GUANTANAMO BAY, Cuba - Khalid Sheikh Mohammed fingered his long, henna-dyed beard and stared down in silence Saturday, pointedly ignoring a military commissions judge asking whether the self-described architect of the Sept. 11 attacks understood what was being said and whether he was willing to be represented by his defense lawyers.
Minutes later, Ramzi Binalshibh, another of the five detainees arraigned Saturday as accused conspirators in the attacks, stood, knelt and started praying.
Later, he shouted at the judge that he should address their complaints about prison conditions, because “Maybe you are not going to see me again. Maybe they are going to kill us and say that we have committed suicide.’’
A third detainee, Walid bin Attash, was wheeled into the courtroom at the US Navy base in Guantanamo Bay tied to a chair after apparently refusing to walk in voluntarily.
Amid disruptions both passive and aggressive, the government’s attempt to restart its efforts to prosecute the five defendants in the long-delayed Sept. 11 case got off to a slow and rocky start in a trial that could ultimately result in their execution.
After hours of jostling over procedural issues, all five defendants deferred entering a plea. The trial is not likely to start for at least a year.
The defendants’ behavior outraged 9/11 family members watching on closed-circuit video feeds at several military bases in the United States, including Fort Devens in Massachusetts.
The arraignment hearing had been delayed by the Obama administration’s efforts to transfer the case to a federal court in Lower Manhattan, a short distance from the World Trade Center site. It scrapped that plan after New York officials, including Mayor Michael R. Bloomberg, demanded that the trial be moved.
As defense lawyers repeatedly tried to change the subject to security restrictions they say have hampered their ability to do their jobs, the judge, Army Colonel James L. Pohl, struggled to stick to a military commissions script that had been rewritten the day before - and so was not yet translated into Arabic.
The judge, however, was determined to keep the case on track. When a lawyer for Mohammed, David Nevin, explained that his client had decided not to respond to the judge’s questions about his assigned defense lawyers in order to protest what he saw as an unfair process, Pohl replied that he would assume that he had no objections to being represented by them.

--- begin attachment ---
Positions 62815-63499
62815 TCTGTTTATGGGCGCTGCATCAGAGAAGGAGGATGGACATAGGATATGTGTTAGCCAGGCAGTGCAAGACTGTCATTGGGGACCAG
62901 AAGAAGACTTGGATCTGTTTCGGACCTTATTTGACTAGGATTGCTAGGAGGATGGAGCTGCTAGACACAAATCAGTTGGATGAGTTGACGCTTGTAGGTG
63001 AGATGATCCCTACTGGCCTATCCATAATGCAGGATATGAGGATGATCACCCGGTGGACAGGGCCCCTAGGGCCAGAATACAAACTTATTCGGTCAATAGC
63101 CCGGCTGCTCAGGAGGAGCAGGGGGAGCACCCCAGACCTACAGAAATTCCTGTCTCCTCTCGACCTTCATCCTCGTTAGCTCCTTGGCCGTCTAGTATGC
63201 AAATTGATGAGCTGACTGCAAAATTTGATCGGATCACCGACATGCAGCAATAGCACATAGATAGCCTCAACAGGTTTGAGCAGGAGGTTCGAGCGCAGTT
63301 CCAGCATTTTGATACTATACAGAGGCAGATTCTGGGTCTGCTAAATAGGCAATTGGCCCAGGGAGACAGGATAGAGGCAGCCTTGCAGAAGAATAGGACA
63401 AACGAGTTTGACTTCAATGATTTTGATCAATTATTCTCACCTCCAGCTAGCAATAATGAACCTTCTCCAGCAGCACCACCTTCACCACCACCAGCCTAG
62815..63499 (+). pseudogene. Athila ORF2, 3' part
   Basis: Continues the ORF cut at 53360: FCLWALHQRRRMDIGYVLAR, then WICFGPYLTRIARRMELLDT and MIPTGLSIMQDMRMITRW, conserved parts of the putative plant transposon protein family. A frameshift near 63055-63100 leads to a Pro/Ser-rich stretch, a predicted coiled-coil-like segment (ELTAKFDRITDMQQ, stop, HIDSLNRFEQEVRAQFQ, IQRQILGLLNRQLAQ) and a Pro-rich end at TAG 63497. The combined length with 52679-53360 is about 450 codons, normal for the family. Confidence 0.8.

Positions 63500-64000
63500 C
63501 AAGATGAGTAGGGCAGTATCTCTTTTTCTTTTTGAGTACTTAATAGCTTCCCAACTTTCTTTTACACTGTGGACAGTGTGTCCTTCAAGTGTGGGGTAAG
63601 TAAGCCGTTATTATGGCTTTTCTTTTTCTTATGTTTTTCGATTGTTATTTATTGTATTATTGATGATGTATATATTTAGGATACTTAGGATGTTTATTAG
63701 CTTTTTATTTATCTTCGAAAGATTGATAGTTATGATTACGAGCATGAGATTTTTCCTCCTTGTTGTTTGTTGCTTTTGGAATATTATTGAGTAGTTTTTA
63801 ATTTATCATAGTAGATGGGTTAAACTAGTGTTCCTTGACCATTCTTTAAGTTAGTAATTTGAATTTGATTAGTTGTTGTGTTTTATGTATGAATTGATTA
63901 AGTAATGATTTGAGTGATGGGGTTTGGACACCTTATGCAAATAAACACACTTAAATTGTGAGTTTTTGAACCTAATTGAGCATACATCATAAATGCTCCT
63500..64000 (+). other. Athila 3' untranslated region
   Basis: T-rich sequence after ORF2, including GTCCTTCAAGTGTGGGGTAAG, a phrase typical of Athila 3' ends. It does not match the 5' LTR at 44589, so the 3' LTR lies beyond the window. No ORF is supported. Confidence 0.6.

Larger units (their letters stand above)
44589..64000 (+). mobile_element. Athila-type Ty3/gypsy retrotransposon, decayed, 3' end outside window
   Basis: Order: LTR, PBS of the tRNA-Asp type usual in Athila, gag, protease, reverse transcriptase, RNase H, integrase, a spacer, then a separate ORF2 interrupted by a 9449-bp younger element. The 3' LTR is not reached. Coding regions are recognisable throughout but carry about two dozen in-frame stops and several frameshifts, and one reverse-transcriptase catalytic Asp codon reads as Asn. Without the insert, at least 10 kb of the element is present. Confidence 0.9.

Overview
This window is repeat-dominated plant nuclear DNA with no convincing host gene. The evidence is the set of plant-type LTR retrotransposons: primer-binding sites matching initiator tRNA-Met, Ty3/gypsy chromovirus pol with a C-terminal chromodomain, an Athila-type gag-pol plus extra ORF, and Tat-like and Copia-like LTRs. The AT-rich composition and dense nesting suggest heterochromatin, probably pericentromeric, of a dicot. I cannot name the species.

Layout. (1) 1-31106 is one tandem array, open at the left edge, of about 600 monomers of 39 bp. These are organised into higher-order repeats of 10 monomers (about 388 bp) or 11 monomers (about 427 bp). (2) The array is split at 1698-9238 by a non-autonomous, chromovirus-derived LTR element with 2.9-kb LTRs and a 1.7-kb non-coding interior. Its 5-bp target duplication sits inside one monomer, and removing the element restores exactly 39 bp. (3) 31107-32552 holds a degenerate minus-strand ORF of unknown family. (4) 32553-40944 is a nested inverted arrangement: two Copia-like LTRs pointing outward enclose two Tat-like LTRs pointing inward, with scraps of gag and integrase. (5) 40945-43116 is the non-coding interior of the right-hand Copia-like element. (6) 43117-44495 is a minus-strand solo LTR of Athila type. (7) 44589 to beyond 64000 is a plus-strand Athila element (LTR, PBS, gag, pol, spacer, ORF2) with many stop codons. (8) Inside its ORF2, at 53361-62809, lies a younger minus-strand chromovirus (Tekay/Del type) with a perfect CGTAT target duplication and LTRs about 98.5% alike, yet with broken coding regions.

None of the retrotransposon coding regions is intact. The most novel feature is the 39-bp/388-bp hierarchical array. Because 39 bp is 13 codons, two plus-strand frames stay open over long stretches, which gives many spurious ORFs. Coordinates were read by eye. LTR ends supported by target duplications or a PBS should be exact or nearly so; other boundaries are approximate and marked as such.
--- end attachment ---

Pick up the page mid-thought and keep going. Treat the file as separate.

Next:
“He has that choice,’’ Pohl said of Mohammed’s silence. “But he does not have a choice that would frustrate this commission going forward.’’
The arraignment was the first time since 2008 that the five high-profile Al Qaeda detainees had been seen in public. They wore loose, light-colored garb; their lawyers complained that they had brought other clothes to wear, but that prison officials refused to allow them to wear it.
Four walked into the courtroom without shackles but surrounded by three large guards who stood between them when the court was not in session. With bin Attash initially restrained, guards put glasses on his face and attached his prosthetic leg.
Pohl said he would have the restraints taken off if bin Attash would pledge not to disrupt the court, but bin Attash refused to answer him. Eventually, the restraints were removed after the judge accepted a promise relayed through bin Attash’s lawyer.
The detainees refused to wear headphones so they could hear a simultaneous Arabic translation. To make sure they knew what was being asked, the judge directed translators to repeat each phrase in Arabic over the courtroom loudspeaker, slowing the process and sometimes causing a confusing jumble.
The arraignment was the latest chapter in a meandering saga for the detainees, who were captured and held for years in secret overseas prisons by the CIA and subjected to harsh interrogation techniques. In 2008, they were charged before a tribunal and seen for the first time; Mohammed’s beard then was gray, and his behavior during pretrial motions was marked by frequent outbursts, not silence.
The high-security courtroom at this naval base was sealed; anything the detainees say is considered presumptively classified, and at one point censors cut off an audio feed when a defense lawyer said his client had been tortured, but later comments about torture were not.
Several family members of the nearly 3,000 people killed on Sept. 11 watched the proceedings behind soundproof glass.